Appeals Court Revives Claims That Facebook Violated Privacy Policy

In a partial victory for Facebook, a federal appellate panel said this week that the social networking service didn't violate the federal wiretap law by allegedly leaking users' personal information to advertisers. But the judges also said in a separate ruling that the consumers can proceed with claims that Facebook violated its privacy policy by allegedly transmitting their data to outside companies.

The decisions, issued on Thursday by a three-judge panel of the 9th Circuit Court of Appeals, partially reversed a 2011 ruling by U.S. District Court Judge James Ware. He dismissed all claims at a preliminary stage, ruling that the consumers lacked “standing” to proceed in federal court because they didn't allege they were hurt by the leaks.

Thursday's decisions revive the consumers' claims for breach of contract and fraud -- both of which relate to Facebook's alleged violations of its privacy policy. The panel ruled that the consumers were entitled to proceed based on allegations that they were harmed by both “the dissemination of their personal information,” and “losing the sales value of that information.”

The appellate rulings stem from allegations that Facebook leaked users' personal information in the referrer headers -- the URLs transmitted by publishers when users click on ads. Those headers allegedly included people's Facebook IDs, as well as the URLs of the pages users were visiting when they encountered the advertiser.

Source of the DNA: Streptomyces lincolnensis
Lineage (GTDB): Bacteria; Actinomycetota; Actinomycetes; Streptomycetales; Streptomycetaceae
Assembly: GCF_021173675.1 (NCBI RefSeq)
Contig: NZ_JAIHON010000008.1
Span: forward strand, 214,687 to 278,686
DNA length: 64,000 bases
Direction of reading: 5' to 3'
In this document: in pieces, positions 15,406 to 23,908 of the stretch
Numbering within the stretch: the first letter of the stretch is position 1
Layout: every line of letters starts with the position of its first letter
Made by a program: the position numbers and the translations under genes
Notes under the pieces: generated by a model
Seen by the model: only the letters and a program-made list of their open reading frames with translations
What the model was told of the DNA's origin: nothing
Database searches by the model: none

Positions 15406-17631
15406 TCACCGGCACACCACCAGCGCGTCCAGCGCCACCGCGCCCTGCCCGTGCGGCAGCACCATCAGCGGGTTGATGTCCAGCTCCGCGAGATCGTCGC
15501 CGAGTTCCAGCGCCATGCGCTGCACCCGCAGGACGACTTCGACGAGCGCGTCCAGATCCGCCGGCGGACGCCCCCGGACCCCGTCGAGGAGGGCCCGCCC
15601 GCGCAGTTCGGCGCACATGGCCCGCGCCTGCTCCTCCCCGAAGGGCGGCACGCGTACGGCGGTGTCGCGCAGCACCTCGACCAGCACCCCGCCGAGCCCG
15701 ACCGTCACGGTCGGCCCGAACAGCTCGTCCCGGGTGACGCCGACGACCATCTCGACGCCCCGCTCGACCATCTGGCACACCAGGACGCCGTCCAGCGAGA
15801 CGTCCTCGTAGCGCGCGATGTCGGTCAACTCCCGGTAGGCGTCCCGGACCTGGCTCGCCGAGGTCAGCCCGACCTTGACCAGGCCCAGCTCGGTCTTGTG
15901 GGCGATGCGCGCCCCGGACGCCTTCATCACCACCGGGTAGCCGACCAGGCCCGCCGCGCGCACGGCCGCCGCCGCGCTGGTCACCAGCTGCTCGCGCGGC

The consumers argued that transmitting that data violated a host of laws, including the federal wiretap law, which prohibits companies from sending the “contents” of communications without users' consent. But the three-judge appellate panel rejected the consumers' argument, ruling information in referrer headers are metadata, not content.

The plaintiffs argue that the referrer header discloses content information, because when the referrer header provides the advertiser with a Facebook ID ... along with the address of the Facebook page the user was previously viewing, an enterprising advertiser could uncover the user's profile page,” Circuit Court Judge Susan Ikuta wrote. “The statutes at issue in these cases do not preclude the disclosure of personally identifiable information; indeed, they expressly allow it.”

Ikuta indicated at a hearing last year that she believed the wiretap statute didn't prevent companies from transmitting metadata -- even if doing so could divulge information about consumers. She suggested at the hearing that referrer headers are similar to telephone numbers, which aren't considered content -- even when they are revealing. For instance, Ikuta said, a phone call to 1-800-Mattress could indicate that the caller was shopping for a new bed, but the number itself still wouldn't be considered content.

The 9th Circuit also ruled on Thursday that gaming company Zynga didn't violate the federal wiretap law by allegedly transmitting users' information to advertisers via referrer headers.
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